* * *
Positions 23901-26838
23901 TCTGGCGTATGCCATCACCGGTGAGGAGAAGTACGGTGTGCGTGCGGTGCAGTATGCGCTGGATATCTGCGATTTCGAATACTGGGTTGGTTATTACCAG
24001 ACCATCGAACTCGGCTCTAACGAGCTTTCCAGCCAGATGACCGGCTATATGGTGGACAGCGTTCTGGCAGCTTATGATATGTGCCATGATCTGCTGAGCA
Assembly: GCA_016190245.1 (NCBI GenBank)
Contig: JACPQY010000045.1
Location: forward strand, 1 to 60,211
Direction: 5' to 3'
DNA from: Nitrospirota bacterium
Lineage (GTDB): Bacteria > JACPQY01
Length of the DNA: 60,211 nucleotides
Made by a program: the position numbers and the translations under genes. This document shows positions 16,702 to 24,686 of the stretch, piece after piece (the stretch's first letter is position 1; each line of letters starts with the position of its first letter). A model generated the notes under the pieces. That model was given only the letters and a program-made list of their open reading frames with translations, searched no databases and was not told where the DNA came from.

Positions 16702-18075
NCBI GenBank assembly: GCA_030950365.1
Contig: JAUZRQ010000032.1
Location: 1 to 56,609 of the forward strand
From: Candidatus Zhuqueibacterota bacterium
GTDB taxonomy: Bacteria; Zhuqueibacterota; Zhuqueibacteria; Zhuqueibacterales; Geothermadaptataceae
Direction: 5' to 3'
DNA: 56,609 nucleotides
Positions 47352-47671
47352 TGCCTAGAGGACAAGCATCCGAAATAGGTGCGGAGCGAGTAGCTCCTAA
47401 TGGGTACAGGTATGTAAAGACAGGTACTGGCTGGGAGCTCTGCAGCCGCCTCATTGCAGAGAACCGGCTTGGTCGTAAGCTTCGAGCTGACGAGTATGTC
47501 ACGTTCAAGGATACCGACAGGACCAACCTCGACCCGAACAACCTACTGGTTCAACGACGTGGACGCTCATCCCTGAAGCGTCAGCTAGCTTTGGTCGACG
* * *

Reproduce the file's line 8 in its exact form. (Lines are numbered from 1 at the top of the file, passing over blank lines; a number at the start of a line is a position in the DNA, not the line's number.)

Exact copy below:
DNA from: Nitrospirota bacterium